Microsoft's latest endeavor isn't about selling products--or so the company claims. On Sunday, Microsoft announced "Elevate America," a free or low-cost tech certification program which will provide up to 2 million people over the next three years with the skills needed to compete for jobs in a crippling economic meltdown.
Information on Elevate American is already available online, and more information will be unveiled in partnership with a few state governments, including New York, Florida, and Washington. The Web site that's now available informs individuals of what skills are necessary to get out of the unemployment line, and offers assistance in the form of Microsoft application training, e-mail composition, and résumé building. Microsoft will offer 1 million free training vouchers, too, but there's no word yet how those will be distributed.
More than half of today's jobs require tech skills of some sort, and the U.S. Bureau of Labor Statistics estimates that in the next ten years, that number will reach 77 percent. It's a tech-based world, folks, and Microsoft wants to be your guiding hand.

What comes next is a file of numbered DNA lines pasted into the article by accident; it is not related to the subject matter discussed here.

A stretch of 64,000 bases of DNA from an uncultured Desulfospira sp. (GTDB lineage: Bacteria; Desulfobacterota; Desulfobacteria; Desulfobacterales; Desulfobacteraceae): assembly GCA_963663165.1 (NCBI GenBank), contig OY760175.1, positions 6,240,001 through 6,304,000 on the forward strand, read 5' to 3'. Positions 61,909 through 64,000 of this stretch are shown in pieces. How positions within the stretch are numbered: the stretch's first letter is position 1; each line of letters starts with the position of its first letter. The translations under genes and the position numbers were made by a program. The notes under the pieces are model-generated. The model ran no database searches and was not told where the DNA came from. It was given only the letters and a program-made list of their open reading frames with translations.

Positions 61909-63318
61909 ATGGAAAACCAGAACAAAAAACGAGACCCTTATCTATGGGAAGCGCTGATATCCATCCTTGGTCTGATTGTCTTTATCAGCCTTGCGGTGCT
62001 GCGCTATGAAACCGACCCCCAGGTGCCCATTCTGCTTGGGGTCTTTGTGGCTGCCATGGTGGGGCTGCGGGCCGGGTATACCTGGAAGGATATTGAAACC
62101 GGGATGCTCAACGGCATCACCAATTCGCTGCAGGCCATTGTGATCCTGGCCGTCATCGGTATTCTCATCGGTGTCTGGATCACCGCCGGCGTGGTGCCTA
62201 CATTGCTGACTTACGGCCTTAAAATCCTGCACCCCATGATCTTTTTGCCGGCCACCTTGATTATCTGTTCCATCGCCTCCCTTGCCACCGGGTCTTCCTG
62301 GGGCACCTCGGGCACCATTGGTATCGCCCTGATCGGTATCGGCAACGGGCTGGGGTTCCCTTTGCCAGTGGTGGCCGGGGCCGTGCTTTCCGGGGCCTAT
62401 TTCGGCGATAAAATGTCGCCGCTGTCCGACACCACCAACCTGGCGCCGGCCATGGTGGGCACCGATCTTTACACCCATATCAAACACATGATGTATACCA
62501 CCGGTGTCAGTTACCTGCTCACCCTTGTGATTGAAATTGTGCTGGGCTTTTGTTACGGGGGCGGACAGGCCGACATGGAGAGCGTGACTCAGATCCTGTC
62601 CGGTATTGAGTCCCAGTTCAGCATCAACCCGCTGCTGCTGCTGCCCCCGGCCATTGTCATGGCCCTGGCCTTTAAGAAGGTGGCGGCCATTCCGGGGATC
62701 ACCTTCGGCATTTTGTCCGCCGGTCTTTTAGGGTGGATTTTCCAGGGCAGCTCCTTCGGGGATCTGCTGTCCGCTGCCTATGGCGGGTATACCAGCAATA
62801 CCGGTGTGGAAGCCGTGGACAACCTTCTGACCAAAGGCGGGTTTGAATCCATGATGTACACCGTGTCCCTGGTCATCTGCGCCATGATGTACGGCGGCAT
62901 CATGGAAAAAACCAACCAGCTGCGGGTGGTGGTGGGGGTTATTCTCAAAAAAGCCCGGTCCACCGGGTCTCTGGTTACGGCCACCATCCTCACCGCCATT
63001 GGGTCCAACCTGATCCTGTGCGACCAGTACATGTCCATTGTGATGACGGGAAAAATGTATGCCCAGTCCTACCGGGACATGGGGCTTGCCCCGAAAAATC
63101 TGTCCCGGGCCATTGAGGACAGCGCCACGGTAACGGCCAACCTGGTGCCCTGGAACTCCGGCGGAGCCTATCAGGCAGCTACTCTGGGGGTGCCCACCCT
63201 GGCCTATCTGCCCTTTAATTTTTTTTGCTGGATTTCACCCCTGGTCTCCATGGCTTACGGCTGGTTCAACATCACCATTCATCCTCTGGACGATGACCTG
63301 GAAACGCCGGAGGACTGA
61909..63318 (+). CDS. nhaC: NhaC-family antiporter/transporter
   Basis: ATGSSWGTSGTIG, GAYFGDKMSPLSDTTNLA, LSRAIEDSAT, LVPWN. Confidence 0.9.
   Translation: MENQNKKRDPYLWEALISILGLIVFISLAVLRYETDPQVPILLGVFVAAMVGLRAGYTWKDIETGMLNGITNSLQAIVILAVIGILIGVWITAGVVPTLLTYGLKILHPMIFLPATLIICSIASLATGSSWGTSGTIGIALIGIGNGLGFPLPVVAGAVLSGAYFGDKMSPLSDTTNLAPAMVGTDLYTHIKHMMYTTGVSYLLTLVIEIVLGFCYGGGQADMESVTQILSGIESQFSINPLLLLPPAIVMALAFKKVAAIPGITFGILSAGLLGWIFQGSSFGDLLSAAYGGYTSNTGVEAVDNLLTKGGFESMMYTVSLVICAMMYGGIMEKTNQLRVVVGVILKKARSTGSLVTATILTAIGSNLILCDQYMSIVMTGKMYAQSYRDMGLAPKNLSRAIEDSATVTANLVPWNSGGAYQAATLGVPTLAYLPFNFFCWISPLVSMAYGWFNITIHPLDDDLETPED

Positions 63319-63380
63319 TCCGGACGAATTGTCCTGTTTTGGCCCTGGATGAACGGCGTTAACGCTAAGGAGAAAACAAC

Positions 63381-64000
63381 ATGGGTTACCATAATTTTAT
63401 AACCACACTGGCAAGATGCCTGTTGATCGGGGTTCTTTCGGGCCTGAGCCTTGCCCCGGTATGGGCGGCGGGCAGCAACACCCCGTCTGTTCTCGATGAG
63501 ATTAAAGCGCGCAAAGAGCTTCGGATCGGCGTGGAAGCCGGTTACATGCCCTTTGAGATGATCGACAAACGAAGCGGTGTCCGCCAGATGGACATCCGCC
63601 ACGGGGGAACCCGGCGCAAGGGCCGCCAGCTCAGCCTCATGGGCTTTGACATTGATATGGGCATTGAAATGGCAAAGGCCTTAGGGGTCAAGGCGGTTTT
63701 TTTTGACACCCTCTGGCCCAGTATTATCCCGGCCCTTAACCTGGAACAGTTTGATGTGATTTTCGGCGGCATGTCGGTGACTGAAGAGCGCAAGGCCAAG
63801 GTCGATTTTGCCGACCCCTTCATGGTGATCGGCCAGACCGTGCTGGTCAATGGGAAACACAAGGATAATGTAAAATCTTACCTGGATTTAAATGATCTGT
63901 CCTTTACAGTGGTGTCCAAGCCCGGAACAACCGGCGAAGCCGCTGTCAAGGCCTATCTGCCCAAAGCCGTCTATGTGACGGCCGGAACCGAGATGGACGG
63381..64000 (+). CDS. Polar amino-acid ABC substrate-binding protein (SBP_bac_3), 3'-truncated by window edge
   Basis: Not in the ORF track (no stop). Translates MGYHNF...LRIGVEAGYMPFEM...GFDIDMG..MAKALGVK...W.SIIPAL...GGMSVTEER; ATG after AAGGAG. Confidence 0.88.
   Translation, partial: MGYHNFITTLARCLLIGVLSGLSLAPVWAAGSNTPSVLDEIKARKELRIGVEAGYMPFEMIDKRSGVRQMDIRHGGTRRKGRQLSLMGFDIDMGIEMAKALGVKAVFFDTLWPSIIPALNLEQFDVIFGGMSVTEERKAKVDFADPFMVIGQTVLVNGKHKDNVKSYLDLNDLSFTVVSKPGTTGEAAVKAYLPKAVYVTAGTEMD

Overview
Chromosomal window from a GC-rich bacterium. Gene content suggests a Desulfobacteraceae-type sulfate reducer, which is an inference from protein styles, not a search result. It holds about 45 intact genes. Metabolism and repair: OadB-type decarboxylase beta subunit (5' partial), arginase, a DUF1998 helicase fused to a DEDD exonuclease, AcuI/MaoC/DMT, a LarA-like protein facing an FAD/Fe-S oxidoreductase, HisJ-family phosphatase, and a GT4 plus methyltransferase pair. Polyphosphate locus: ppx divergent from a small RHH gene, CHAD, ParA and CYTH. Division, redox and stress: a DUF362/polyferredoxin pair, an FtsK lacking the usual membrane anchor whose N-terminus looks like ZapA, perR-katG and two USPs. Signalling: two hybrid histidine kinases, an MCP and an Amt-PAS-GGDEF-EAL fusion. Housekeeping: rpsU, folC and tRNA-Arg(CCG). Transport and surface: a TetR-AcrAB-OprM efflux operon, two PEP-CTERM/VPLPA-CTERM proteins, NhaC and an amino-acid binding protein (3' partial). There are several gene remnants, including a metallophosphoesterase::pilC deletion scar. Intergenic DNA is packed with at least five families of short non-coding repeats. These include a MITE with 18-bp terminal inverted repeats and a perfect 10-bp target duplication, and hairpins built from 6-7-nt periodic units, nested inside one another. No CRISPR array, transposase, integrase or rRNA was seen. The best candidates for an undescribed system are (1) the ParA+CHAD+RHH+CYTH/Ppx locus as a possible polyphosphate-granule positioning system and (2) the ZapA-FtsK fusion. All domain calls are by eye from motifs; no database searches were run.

Of course, you could view this endeavor cynically and wonder what Microsoft's true intentions are. Is Microsoft just trying to get more people to use Vista? Maybe what it really wants is to perpetuate its quasi-monopoly by ensuring people are trained in only Microsoft products so they can never become irrelevant. Or--gasp!--maybe Microsoft is just doing a good thing. Either way, I wouldn't expect to get a job at Microsoft with these skills--remember: the company is going through layoffs.
With our economy in the toilet, and more and more people looking for some way to secure their future, Microsoft's Elevate America really does come at a great time. Best case scenario, it could live up to its name and pull at least a couple million citizens out of the dumps and into a rewarding, sustainable career.